May 1 was a warm spring day in Connecticut, but 8,000 nursing home employees braved the icy winds of the Bush-era labor climate when they walked out on strike. At issue are shamefully low staff-to-patient ratios, which rank thirty-third nationally in 200 nursing homes in the country's richest state, as well as wages and benefits. Republican Governor John Rowland has gone to extraordinary (and possibly illegal) lengths to crush the union, New England Health Care Employees District 1199, publicly calling for members, who are mostly women of color, to break ranks and stay on the job. Rowland also promised to pony up millions to pay for strikebreakers, a reprise of his response to the union's one-day walkout in March, when he authorized $4.6 million in Medicaid spending on out-of-state replacement workers. Because Medicaid funds account for three-quarters of the income stream to the state's nursing homes, the state government is a key player in contract negotiations. Rowland has pledged to cover strike costs of nursing home operators for thirty days; to keep workers in the fight the union needs to raise $1.2 million from nonunion sources. Make checks payable to the District 1199NE Strike Fund, 77 Huyshoppe Street, Hartford, CT 06106.



A staple statistic in the financial news these days is the number of unemployment insurance claims for the month. But what the statistics don't tell you is how many out-on-the-street workers actually collect. A new study by Marc Baldwin for the National Employment Law Project finds that while only about 40 percent of the unemployed receive benefits nationwide, unemployment taxes are lower than any time in history. Baldwin estimates that twenty-two states lack sufficient reserves to cope with a recession. To read the report go to www.nelp.org.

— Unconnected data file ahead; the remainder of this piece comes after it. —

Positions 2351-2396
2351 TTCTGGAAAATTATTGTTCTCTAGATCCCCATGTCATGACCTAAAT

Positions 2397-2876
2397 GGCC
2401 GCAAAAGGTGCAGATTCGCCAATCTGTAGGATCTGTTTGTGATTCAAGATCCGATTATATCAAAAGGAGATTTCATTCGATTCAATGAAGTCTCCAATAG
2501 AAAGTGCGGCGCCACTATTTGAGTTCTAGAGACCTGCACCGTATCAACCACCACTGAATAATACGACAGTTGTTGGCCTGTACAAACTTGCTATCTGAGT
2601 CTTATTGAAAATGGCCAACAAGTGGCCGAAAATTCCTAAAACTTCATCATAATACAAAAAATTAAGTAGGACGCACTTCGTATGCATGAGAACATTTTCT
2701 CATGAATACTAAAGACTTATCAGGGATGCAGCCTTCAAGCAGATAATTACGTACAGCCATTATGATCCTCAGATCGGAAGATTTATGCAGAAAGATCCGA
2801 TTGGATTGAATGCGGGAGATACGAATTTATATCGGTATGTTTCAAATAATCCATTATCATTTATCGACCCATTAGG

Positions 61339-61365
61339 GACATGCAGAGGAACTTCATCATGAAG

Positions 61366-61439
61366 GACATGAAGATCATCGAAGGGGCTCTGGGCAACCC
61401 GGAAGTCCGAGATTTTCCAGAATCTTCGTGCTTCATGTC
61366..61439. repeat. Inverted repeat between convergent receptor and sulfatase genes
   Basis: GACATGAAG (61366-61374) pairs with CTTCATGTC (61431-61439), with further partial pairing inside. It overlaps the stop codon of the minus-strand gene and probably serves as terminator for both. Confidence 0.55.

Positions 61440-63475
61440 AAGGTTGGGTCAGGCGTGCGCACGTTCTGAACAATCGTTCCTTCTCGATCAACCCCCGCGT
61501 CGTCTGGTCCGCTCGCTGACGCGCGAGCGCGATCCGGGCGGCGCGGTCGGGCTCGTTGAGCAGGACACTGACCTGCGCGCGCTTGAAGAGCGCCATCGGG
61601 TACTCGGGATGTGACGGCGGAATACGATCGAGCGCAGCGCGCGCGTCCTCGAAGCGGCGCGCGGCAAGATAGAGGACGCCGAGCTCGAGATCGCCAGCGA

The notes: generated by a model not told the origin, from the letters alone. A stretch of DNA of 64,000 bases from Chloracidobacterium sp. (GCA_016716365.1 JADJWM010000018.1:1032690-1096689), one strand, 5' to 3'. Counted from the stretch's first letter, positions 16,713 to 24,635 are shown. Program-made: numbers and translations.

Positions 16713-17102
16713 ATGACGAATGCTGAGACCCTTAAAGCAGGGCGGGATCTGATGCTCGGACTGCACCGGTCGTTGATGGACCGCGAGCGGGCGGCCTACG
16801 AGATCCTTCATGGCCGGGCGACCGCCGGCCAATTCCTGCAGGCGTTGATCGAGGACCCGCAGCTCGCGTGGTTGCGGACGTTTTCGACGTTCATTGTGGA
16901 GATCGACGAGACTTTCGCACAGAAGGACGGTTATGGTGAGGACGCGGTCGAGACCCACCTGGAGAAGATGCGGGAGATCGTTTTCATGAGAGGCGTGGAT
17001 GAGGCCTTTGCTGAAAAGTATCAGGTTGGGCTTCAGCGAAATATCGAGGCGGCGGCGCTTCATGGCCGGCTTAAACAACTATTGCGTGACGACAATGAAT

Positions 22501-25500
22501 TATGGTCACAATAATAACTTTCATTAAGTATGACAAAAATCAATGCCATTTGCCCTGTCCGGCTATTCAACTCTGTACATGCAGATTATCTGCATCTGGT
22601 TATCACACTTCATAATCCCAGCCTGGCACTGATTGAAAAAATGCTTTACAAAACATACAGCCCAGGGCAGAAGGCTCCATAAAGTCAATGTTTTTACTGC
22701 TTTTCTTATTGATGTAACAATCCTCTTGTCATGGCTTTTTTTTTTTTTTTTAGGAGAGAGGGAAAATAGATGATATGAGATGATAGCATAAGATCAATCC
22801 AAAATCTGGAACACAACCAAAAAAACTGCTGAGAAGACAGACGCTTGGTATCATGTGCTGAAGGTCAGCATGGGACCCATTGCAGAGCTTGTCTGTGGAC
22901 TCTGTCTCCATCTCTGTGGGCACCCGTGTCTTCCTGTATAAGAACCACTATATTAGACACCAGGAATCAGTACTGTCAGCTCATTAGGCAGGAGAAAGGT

Kathryn Lewis writes: At a recent Capitol Hill conference sponsored by the Progressive Caucus and the Congressional Black and Hispanic caucuses a grim picture emerged of healthcare in America. The United States spends more on healthcare than any other nation in the developed world, yet thirty-six countries receive better services, according to the World Health Organization. Some 42 million Americans have no insurance, and 83,000 die each year because they can't afford a doctor. The caucuses are urging the creation of a comprehensive national health insurance program, an expanded version of Medicare that covers every American. Legislators talked up several pieces of legislation, including Representative Jesse Jackson Jr.'s bill to add a constitutional amendment guaranteeing healthcare for all, Pete Stark's measure to establish a health insurance program for all children and John Tierney's legislation allowing states to create their own universal health insurance programs. The consensus was to push reform one step at a time.



Asked four years ago if he would televise the execution of Timothy McVeigh, Don Hewitt, executive producer of 60 Minutes, said, "Over my dead body." In a recent interview, Hewitt allowed that he would show it. After all, he said, viewers see people strapped down on a gurney and knocked out every week on ER.